Action item for the week:

  • Have everyone in the family share something they are struggling with or feel burdaned by right now. Write down what is said and use it as a prayer guide: assign each person another family member to pray for this week. 

Preschool: 

Click to see craft ideas for preschoolers from "Orthodox Pebbles"

Elementary:

Discussion questions for Gospel reading:

  • How did Jesus deny Himself for us? (by being crucified)
  • How can we deny ourselves to serve Him? (think of others’ needs above our own, thank God for the good things we have, and don’t dwell on negative things, etc.)

Activity: use activity from "Children of All Ages" section

Middle School:

Discussion questions for Gospel reading:

  • What are all ways you can think of that we incorporate the cross into the life of the Church? (making the sign of the cross, wearing a cross around our necks, etc.)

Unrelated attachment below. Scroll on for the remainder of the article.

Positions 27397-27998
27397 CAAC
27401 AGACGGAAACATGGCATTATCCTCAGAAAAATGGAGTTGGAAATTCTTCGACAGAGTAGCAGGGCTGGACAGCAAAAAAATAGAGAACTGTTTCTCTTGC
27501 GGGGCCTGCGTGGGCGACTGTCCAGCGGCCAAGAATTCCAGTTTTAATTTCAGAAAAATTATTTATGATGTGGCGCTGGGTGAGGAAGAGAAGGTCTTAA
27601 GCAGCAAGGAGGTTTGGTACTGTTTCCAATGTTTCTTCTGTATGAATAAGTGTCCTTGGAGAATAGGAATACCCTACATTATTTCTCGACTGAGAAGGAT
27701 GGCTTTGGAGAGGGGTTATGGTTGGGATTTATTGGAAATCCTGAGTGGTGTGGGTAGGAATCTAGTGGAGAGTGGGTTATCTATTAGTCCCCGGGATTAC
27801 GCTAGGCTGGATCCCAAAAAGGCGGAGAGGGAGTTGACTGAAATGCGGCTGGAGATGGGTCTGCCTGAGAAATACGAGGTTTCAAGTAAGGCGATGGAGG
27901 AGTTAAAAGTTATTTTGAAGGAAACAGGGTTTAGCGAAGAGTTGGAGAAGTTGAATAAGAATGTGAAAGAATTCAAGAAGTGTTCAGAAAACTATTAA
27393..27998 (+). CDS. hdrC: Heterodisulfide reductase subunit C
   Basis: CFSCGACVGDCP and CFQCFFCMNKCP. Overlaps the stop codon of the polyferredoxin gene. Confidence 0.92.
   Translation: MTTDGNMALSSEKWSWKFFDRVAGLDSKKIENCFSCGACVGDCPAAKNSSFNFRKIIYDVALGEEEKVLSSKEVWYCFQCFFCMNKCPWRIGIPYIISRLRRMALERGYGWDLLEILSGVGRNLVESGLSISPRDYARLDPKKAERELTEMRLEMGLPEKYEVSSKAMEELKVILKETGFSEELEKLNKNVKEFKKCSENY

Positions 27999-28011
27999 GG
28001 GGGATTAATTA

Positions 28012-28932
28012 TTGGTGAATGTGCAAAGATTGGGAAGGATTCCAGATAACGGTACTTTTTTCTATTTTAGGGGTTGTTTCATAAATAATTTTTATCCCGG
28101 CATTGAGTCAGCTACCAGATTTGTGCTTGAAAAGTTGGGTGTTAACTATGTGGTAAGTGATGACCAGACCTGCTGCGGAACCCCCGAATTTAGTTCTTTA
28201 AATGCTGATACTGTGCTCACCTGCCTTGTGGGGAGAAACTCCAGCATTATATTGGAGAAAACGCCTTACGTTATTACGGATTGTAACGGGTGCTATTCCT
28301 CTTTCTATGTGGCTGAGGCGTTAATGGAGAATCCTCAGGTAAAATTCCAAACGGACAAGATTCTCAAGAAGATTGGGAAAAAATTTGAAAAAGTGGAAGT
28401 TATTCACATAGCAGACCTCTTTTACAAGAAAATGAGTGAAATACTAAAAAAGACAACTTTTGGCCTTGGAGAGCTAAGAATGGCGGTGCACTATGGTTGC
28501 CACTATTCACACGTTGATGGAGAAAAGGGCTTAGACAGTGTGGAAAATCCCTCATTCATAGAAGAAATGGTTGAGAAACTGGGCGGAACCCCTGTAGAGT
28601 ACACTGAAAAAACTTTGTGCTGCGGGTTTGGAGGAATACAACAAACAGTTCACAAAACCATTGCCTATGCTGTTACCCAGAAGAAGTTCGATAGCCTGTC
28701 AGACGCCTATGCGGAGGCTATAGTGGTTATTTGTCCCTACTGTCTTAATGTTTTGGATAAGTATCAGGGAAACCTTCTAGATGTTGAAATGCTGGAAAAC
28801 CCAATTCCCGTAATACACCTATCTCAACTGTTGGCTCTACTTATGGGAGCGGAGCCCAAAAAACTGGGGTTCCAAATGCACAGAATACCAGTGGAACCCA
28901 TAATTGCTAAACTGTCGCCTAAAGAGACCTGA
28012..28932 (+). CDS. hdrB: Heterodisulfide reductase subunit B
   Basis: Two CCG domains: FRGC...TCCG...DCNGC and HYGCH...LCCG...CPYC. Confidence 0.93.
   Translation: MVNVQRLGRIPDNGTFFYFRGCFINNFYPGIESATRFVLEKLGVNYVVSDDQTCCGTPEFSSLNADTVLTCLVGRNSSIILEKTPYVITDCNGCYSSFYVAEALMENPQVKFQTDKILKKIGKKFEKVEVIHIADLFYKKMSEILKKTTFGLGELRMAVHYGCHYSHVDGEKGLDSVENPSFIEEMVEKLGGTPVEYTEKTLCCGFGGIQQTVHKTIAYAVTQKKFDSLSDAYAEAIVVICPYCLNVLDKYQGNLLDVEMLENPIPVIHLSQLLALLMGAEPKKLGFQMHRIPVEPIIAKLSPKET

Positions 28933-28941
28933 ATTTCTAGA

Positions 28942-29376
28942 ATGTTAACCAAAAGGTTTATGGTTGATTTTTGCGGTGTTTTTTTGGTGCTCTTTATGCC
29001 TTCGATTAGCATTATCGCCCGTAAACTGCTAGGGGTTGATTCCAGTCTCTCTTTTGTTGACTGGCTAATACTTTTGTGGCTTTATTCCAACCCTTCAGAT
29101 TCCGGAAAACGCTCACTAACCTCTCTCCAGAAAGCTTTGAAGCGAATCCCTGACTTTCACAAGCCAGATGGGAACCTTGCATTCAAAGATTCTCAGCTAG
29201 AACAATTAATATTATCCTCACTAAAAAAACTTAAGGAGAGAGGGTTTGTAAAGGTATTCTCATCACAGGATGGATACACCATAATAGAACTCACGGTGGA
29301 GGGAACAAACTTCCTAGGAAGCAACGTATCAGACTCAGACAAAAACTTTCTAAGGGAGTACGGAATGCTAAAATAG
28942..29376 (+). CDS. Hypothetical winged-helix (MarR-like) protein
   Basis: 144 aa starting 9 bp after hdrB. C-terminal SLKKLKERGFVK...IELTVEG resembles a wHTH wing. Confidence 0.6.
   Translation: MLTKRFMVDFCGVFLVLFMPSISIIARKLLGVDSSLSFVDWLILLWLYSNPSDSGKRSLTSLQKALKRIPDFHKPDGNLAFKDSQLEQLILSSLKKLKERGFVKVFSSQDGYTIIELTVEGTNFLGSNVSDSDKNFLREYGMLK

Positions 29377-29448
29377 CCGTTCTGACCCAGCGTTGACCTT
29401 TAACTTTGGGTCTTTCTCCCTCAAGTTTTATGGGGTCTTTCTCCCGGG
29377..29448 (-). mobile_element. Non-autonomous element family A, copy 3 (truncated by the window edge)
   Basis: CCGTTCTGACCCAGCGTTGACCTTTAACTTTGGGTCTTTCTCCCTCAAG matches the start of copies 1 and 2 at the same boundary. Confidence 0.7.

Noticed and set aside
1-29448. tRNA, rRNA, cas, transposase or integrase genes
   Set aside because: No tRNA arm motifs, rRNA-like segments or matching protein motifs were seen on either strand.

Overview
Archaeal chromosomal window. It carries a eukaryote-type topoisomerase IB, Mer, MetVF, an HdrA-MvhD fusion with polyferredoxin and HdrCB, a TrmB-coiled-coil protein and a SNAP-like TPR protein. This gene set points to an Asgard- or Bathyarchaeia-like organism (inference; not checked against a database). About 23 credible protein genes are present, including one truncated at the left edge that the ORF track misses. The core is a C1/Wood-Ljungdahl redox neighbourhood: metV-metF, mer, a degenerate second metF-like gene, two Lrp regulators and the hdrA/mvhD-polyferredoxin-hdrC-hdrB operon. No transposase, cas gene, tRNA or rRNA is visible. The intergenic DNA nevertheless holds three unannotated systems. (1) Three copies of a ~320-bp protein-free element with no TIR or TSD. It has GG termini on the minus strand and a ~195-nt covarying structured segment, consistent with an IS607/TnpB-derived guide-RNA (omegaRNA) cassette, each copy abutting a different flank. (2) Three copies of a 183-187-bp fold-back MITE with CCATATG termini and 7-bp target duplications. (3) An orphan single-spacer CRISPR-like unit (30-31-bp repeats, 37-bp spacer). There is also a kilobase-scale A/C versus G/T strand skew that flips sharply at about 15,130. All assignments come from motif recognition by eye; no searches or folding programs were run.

• Why do we do these things?

Action Item for the week:

  • Write and send a card to a friend or family member you think could use some encouragement, or someone you know is particularly isolated during this time.

High School:

Discussion questions for Gospel reading:

  • Before Jesus was crucified, He was forced to carry His own cross, which was part of the tortuous method of crucifixion. What do you think it means for each of us to deny our ourselves and carry our own cross? (we muste let go of self-serving desires in order to follow God)

Journal Topic: